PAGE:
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The Grasshopper Warbler

Grasshopper Warblers (often shortened to just Gropper) are renowned for the difficulty involved to see them. They have skulking habits, only really coming out into the open when the males sing their distinctive song. Most of the time they remain hidden in thick vegetation. In fact I’ve only seen this species twice before, and both times the birds were located by the loud song. The first time was a bird claiming its territory in May 2014 in a sand dune in Budle Bay, Northumberland and the second had probably only just arrived in the UK in April last year, when I found one singing in a garden at Selsey Bill in West Sussex from a small clump of ornamental pampas grass. In fact in the past 20 years Tony had only caught two or three, highlighting how lucky we were to catch this reclusive skulker.

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This was my only photo of a Grasshopper Warbler before Sunday, from Northumberland. This photo illustrates how hard-to-see Grasshopper Warblers are usually. And this one was, in relation to most other sightings, ‘showing well’!

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Donkey of the night

African Penguins were originally called Jackass Penguins not too long ago, in fact the bird book that I use for southern Africa includes them under that latter name. I have to admit I’ve always found that name slightly amusing, although I didn’t know why it was applied to Africa’s only breeding penguin until last week at the Stony Point colony.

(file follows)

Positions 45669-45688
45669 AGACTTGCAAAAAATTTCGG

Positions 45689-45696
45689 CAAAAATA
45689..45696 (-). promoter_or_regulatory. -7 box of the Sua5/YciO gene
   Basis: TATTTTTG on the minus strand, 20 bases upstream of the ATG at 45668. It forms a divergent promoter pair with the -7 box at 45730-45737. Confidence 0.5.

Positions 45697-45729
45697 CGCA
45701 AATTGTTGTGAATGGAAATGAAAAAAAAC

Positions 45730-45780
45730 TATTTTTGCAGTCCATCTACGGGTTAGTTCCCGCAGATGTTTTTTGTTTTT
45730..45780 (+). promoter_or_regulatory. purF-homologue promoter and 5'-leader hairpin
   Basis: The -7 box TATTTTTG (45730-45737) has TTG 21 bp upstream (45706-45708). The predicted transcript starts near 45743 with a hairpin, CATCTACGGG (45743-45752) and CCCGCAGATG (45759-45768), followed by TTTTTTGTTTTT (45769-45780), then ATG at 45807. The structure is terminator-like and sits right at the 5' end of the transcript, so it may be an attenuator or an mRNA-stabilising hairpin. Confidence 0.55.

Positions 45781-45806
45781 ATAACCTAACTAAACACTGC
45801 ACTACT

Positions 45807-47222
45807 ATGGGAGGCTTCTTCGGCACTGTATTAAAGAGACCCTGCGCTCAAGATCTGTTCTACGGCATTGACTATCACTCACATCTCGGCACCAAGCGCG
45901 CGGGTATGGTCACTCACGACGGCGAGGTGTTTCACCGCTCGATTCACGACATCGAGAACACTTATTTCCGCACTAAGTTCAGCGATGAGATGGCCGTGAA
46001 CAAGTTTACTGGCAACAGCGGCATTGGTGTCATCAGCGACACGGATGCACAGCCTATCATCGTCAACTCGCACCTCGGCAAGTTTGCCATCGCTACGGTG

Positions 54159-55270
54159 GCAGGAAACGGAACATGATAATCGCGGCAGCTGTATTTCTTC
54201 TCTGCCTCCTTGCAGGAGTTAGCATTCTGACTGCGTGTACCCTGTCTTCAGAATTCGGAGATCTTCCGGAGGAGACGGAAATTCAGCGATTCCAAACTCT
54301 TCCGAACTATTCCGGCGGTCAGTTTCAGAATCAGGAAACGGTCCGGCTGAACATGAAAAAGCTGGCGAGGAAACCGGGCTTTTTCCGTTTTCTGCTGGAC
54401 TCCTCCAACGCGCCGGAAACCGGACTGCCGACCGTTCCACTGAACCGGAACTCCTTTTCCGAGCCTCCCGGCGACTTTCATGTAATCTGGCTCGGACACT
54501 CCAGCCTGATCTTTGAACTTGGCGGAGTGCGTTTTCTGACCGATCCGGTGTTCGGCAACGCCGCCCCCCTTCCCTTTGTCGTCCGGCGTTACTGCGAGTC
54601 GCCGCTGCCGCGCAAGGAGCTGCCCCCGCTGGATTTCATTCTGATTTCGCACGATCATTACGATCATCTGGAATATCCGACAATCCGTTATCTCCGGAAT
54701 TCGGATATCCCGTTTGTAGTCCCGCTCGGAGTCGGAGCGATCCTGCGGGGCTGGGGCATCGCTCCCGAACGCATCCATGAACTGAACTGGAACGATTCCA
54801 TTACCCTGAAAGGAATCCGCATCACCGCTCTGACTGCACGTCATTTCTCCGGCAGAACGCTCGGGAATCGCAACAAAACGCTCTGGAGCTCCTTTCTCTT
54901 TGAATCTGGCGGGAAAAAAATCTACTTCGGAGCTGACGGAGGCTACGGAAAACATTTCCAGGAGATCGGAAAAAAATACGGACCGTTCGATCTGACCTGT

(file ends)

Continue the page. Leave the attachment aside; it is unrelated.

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The African Penguins have adapted to their higher latitude environment by possessing a pink gland above their eyes, where blood rushes to in hot weather to hasten heat loss.

There are six species of penguins which have been recorded in Africa, predominantly in South Africa. All except for the African Penguin are vagrants. Even the African Penguin is quite localised, restricted by its requirement for predator-free islands or occasionally mainland sites. These mainland sites are always situated between a major town and the sea, to provide a barrier which predators cannot cross. Examples of these mainland colonies include Boulders Beach and Stony Point, with their barriers from predators being Simon’s Town and Betty’s Bay respectively. Therefore these colonies have only established recently as the towns have developed into a sufficient size, in fact both were founded in the 1980s and now contain between 2000 and 3000 penguins.